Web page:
Egypt watches cautiously as Hamas edges closer towards regional rivals

Hamas’s turn to Egypt’s regional rivals would open the door for many scenarios — all of them bad for Cairo, analysts said.
Sunday 22/12/2019
Shifting loyalties. Turkey’s President Recep Tayyip Erdogan (R) and Hamas Chairman Ismail Haniyeh during their meeting in Istanbul, December 14.  (AFP)
Shifting loyalties. Turkey’s President Recep Tayyip Erdogan (R) and Hamas Chairman Ismail Haniyeh during their meeting in Istanbul, December 14. (AFP)

CAIRO- The Egyptian government watched intently as Hamas Chairman Ismail Haniyeh recently met with Turkish President Recep Tayyip Erdogan and Qatari Emir Sheikh Tamim bin Hamad al-Thani.

The meetings were part of an extended foreign tour by Haniyeh, his first since taking over the Hamas politburo in May 2017.

In a meeting December 14 in Istanbul with Erdogan, Haniyeh discussed humanitarian conditions in the Gaza Strip, Jerusalem, al-Aqsa Mosque, Turkish support for the Palestinians and efforts Hamas makes towards Palestinian elections, Hamas said in a statement.

Haniyeh and his delegation discussed the same issues with Sheikh Tamim in Doha two days later.

There was concern in Egypt that a coming together of Hamas and two of Egypt’s most avowed regional rivals would have negative implications for Egyptian national security and regional standing.

Egypt has been trying to contain Hamas for a long time, having convinced the movement — an ideological offshoot of the Muslim Brotherhood, an Islamist movement designated “terrorist” by Cairo, to turn from a direct enemy to a shy collaborator.

Many extremists who fight the Egyptian Army in Sinai entered Egypt from Gaza through smuggling tunnels operated by Hamas.

“There has been a direct link between Gaza and terrorist activity in Sinai,” said Egyptian security expert Gamal Eddine Mazloum. “Now, the Gaza-ruling faction comes together with two countries that have always worked to undermine Egypt both internally and externally.”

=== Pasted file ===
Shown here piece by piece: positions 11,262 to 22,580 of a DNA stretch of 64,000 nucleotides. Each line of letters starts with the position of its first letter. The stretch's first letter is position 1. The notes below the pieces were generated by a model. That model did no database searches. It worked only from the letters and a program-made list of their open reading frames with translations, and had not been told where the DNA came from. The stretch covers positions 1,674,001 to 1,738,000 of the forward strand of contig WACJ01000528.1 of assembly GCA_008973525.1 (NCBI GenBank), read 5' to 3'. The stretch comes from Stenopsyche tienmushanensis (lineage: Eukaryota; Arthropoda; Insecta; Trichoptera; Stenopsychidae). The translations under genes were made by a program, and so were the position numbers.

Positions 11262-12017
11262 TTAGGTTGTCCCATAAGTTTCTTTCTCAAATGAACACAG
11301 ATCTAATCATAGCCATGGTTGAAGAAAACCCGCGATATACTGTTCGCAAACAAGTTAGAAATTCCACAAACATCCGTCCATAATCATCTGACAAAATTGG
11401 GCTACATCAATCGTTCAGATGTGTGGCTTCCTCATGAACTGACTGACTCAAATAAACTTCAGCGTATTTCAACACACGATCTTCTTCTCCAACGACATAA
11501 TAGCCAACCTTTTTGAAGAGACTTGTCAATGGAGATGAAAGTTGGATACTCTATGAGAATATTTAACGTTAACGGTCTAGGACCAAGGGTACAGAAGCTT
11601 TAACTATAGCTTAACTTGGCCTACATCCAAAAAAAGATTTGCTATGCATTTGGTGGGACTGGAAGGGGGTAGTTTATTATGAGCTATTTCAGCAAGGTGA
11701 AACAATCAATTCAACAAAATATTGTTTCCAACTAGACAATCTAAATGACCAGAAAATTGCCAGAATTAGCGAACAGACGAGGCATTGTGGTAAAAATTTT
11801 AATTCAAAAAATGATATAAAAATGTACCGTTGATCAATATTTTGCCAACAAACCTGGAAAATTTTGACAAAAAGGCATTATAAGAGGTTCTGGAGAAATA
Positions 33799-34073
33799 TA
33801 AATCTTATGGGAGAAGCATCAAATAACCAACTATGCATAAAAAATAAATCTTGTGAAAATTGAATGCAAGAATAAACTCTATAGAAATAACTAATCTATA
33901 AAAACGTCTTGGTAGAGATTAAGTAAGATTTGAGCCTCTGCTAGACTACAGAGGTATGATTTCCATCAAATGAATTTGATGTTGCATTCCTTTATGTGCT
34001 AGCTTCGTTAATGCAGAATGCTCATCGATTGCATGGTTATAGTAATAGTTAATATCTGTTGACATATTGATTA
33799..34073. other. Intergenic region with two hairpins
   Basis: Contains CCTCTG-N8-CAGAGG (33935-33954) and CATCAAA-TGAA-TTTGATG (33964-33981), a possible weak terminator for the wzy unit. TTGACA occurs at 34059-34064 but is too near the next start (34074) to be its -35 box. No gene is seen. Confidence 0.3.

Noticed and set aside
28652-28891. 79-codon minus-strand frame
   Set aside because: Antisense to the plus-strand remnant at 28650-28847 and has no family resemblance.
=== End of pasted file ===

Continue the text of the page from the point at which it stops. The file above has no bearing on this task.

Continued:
Cairo contained Hamas by offering aid, including fuel for Gaza’s electricity plants, and mediating between the Palestinian movement and Israel. Egypt recently worked on a possible long-term truce between Gaza and Tel Aviv.

Haniyeh travelled to Istanbul via Cairo, the only transit point to the outside world for Hamas leaders because of the blockade imposed on the enclave by Israel since 2007.

Hamas’s turn to Egypt’s regional rivals would open the door for many scenarios — all of them bad for Cairo, analysts said.

By shifting loyalties, Hamas gives Qatar and Turkey leverage over Gaza. Egypt partly owes its regional importance to its ability to influence Palestinians in Gaza and the occupied West Bank.

“The clear thing is that Egypt could not fully contain Hamas,” said Hazem Abu Shanab, a member of the Revolutionary Council of the occupied West Bank-ruling Fatah Movement. “It needs to be on the alert as Hamas gets close to Turkey and other countries with the same policy.”

Hamas is more ideologically in line with Turkey and Qatar, both staunch sponsors of political Islam and the Muslim Brotherhood.

In April 2017, Hamas issued a political document in which it declared disengagement from the Muslim Brotherhood. That allowed for close security cooperation between Cairo and Gaza, which helped Egypt in its fight against ISIS in Sinai. It also helped Cairo play a greater role in unifying Gaza’s factions in preparation for inter-Palestinian reconciliation.

The fear in Cairo is that Hamas drifting away from Cairo and towards Istanbul and Doha, which could entice Hamas to play a negative role in Sinai security and perhaps cause an ISIS revival and weaken Egyptian counterterrorism efforts.

A deterioration of the security situation in Sinai, analysts said, would serve Turkey and Qatar on several counts. The shift would keep Egypt busy and give Turkey and Qatar an opportunity to expand their influence in Libya.

Turkey signed a security document with Libya’s Islamist-leaning Government of National Accord, which controls Tripoli, along with another document defining maritime borders. The security document, Erdogan said, gives Turkey the right to send troops to Libya if the Tripoli government requests.

On December 17, Egyptian President Abdel Fattah al-Sisi said Libya is a national security issue for Egypt and that countries that think they can control the North African country are mistaken.

Sisi had met with Palestinian Authority President Mahmoud Abbas in Sharm el-Sheikh two days earlier when he called for building trust between Palestinian factions within an integrated pursuit and away from temporary solutions, the Egyptian presidency said in a statement.

Egypt is a long-time sponsor of the Palestinian issue but Turkey’s and Qatar’s scrambling for influence in the Palestinian territories would complicate matters and stoke tensions among the Palestinians.

“There is a lot of regional jostling over influence in the Palestinian territories,” said Nadia Helmy, a professor of political science at Beni Suef University in Egypt. “Each of the countries jockeying in this regard works to serve its own interests, not those of the Palestinians.”

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